South Coast pet owners won't have to travel as far to find veterinary help when the next crisis hits, with a new RSPCA mobile unit available to equip regional branches.
The animal welfare response unit, which toured Batemans Bay, Moruya, Cobargo and Eden this week, can be used at pop-up relief centres, for vaccination, microchipping and health days.
The unit, launched June 1 at Braidwood, includes triage tables for animal welfare checks, communication, storage, amenities, office space and a kitchen.
RSPCA NSW CEO Steve Coleman said it was like a "mobile community hall".
Staff, including the inspectorate, would be better-equipped to immediately respond, with emergency communication equipment including satellite phones, disaster PPE such as breathing apparatuses, and other vital equipment.
Mr Coleman said without it, staff could be sitting under a tree writing a statement.
"Where ever there's a welfare challenge, it supports our operations in the field," Mr Coleman said.
"During the bushfires, people were unable to get (help) because they couldn't get into town, or had to rely on someone else. With this unit, we can go to them."
Mr Coleman said staff and volunteers had been supporting South Coast animal owners since the bushfires began, and "it's only because of COVID-19 that things have been wound right back".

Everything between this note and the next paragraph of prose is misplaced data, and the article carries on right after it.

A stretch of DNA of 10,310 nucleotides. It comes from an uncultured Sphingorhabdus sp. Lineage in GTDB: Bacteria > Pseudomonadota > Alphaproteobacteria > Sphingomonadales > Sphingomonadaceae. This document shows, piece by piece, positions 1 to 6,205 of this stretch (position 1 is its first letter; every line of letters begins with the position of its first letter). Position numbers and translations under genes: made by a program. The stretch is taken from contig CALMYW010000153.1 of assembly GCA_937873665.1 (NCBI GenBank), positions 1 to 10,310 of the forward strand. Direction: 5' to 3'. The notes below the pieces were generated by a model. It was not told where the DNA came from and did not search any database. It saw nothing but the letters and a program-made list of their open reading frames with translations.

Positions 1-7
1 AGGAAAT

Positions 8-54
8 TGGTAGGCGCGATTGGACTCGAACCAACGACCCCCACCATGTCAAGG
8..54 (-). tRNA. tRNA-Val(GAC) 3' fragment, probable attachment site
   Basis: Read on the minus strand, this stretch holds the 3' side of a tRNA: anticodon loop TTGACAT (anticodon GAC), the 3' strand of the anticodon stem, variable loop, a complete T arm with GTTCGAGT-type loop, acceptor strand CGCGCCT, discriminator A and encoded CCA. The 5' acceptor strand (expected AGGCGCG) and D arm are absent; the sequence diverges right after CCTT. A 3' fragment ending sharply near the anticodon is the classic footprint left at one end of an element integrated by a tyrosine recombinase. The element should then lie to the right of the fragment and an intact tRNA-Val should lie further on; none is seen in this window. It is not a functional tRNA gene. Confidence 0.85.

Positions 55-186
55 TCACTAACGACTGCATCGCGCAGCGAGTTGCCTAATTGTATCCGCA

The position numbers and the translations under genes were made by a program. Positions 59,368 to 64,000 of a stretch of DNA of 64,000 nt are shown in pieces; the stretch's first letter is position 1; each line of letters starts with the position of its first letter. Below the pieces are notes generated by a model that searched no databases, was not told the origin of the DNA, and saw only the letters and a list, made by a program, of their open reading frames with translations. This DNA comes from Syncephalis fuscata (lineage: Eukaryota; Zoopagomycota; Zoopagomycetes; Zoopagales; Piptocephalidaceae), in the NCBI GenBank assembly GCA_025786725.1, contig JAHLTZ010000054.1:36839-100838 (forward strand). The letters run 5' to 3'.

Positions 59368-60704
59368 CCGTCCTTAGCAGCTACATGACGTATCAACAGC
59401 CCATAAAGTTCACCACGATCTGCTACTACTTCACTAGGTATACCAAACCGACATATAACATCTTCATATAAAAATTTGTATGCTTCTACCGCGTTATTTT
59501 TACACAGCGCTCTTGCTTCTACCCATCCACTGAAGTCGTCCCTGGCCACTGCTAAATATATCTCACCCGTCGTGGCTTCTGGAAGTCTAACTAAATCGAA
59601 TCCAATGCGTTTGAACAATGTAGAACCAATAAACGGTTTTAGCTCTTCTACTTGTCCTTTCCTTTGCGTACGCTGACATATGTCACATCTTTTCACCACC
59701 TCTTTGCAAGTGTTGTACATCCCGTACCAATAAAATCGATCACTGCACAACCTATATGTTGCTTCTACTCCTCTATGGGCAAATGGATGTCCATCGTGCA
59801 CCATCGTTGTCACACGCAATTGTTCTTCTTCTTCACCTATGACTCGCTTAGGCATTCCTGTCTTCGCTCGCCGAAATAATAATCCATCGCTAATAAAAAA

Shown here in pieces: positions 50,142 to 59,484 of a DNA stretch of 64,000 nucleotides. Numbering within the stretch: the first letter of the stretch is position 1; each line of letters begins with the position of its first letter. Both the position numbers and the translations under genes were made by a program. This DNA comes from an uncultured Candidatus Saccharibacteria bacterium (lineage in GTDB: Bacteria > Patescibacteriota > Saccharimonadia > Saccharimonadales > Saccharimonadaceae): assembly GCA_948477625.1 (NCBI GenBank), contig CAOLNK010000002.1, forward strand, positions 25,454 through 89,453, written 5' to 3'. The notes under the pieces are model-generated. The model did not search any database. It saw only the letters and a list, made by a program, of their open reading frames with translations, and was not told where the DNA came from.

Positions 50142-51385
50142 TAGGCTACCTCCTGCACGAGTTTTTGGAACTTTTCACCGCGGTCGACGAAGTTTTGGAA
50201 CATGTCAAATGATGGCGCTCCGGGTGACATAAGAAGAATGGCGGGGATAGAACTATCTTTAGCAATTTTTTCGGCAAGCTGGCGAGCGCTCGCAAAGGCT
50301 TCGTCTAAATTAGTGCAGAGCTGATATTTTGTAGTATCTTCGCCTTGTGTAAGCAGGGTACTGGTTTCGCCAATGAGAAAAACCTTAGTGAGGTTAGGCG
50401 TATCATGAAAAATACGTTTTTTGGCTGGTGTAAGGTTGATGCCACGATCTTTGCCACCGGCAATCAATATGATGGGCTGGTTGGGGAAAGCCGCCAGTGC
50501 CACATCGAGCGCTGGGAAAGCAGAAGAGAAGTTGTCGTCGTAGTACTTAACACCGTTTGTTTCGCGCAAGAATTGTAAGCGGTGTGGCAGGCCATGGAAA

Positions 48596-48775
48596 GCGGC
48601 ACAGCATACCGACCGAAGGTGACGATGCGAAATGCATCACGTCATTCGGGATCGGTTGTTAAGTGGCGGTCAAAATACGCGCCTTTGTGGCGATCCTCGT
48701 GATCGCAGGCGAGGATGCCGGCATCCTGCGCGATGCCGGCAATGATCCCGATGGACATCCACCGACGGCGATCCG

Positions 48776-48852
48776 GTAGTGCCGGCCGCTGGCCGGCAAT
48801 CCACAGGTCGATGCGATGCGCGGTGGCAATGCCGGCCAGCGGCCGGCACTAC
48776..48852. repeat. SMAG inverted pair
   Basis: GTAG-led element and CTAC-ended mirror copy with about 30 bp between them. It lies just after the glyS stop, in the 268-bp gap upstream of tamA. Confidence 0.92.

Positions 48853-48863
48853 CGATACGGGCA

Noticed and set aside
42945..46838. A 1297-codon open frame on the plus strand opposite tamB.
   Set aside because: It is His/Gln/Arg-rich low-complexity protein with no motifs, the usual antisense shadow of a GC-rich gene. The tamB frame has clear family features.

In total, $6.3 million was donated to NSW RSPCA's bushfire appeal, Mr Coleman said.
The new unit was part of $2.6 million invested in mobile infrastructure.
With those funds, RSPCA also purchased two animal transport trailers, which the charity has received, to carry injured animals; and two community outreach vehicles, which RSPCA had not yet received, to provide immediate animal welfare assistance and education.
Mr Coleman said $1.3 million was distributed immediately after the fires, to support bushfire-affected regions including with veterinary supplies, food and fodder.
The sum of $2.4 million was set aside to partner with wildlife organisations to help the wildlife population recover from the fires.
Mr Coleman said RSPCA had connected with Taronga Zoo to start wildlife recovery operations. The charity would also repurpose an existing animal shelter to help wildlife.